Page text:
Michele Lucherini, Outreach & Liaison Officer


Michele is a second year Theology and Religious Studies student. He discovered OiE during his first year at university and has now joined the position of Outreach and Liaison Officer. In this role he hopes to further the collaboration between OiE and local institutions and faith schools in particular. He is also passionate about challenging the apparent dichotomy existing between the spheres of religion and sexuality.

Poppy Tait, Outreach & Liaison Officer


Poppy is a fourth year student studying languages at the University of Nottingham. As of 2016 she is a new member of the committee, and believes that the best way to tackle homophobia is through education so that the younger generation can pave the way for a more inclusive society. As Outreach and Liaison Officer she aims to expand the network of institutions that OiE works with so that as many people as possible can benefit from the work of the organisation.

Chris Smith, Social Media Officer


Chris is a second year English and Creative Writing student at The University of Nottingham. He is delighted to be the new Social Media Rep for this year at Out in Education, and looks forward to meeting everyone and helping to spread awareness of the beautiful LGBT+ umbrella that he’s happy to be a part of! Chris is also on the UoN LGBT+ Network committee as a Welfare officer, and hopes to bring that experience to use with OiE.

Ben Dolton, OiE Representative


Ben is a third year Nutrition and Food Science student at The University of Nottingham. He is an Out in Education representative on the committee, and represents the organisation at public events, as well as sharing some social media responsibilities. Ben is passionate about social justice issues, and believes that the best way to tackle homophobia and transphobia in young people is by increasing the level of education about LGBT+ issues in schools. He hopes that this will make the next generation more inclusive and accepting, and will allow young LGBT+ students to see that they aren’t alone.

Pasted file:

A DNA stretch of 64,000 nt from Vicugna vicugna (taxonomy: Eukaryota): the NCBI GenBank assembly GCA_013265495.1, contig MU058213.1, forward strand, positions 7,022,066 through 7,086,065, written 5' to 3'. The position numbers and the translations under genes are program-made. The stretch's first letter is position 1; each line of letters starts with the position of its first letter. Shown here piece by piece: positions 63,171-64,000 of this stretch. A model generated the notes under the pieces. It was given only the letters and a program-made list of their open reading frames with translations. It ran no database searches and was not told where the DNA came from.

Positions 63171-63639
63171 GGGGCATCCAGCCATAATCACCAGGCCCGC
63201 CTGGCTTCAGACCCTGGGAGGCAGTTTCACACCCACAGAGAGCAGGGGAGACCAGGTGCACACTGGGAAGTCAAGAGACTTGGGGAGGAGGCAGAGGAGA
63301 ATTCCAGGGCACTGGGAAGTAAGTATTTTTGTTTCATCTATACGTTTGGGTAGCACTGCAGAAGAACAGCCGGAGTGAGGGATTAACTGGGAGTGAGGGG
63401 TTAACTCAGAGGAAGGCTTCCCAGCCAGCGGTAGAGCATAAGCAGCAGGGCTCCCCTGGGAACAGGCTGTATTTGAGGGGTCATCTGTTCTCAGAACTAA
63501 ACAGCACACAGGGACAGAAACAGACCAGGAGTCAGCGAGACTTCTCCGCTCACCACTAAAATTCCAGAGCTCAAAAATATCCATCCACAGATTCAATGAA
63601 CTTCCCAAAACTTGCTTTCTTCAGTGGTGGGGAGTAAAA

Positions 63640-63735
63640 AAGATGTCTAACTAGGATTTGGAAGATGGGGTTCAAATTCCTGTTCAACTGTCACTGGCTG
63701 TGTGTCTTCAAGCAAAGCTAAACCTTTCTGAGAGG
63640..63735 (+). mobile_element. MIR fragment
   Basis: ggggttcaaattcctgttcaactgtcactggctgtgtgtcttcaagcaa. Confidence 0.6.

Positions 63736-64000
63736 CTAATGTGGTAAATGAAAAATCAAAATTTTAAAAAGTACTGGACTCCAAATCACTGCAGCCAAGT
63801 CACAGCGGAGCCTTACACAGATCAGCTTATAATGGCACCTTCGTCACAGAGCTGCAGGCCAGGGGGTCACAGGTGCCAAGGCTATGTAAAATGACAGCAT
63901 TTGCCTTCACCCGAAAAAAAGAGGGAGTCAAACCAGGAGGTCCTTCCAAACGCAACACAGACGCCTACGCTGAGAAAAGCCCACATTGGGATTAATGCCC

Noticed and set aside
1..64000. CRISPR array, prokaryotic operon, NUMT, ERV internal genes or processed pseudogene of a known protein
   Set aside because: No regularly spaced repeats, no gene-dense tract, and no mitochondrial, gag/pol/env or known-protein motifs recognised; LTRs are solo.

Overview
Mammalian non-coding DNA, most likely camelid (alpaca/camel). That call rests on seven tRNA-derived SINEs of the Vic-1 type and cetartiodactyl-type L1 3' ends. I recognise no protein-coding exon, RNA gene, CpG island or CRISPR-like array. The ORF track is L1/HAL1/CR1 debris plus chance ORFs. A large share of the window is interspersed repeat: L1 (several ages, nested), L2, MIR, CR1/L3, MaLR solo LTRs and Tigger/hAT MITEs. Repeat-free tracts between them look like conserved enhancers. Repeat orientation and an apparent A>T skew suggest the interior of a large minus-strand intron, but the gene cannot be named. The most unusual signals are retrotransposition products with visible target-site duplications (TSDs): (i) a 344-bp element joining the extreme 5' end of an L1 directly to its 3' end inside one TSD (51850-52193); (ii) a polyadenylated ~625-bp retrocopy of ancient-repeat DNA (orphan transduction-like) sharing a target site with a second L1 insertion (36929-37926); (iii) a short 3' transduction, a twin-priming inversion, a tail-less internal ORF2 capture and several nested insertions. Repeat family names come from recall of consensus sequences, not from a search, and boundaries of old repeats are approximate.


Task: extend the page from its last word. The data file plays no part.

Elisha Marie, OiE Representative


Elisha is a second year student at the University of Nottingham studying American Studies and English. This is her first year with Out in Education and she is very proud to be a representative on the committee. Elisha hopes to make a difference by educating youth on LGBTQIA+ issues and challenging the dominant heteronormative ideology that can be so damaging. As a representative, she hopes to spread awareness about the work we do, allowing this crucial education to be realised as a necessity for future acceptance an inclusivity.

Jack Doughty, OiE Representative


Jack is a fourth year languages student at the University of Nottingham. He joined OiE in his second year and is looking forward to getting involved again after a year out. Jack believes that students are much better at tackling homophobia, transphobia and biphobia than teachers as pupils are more receptive to people of a similar age.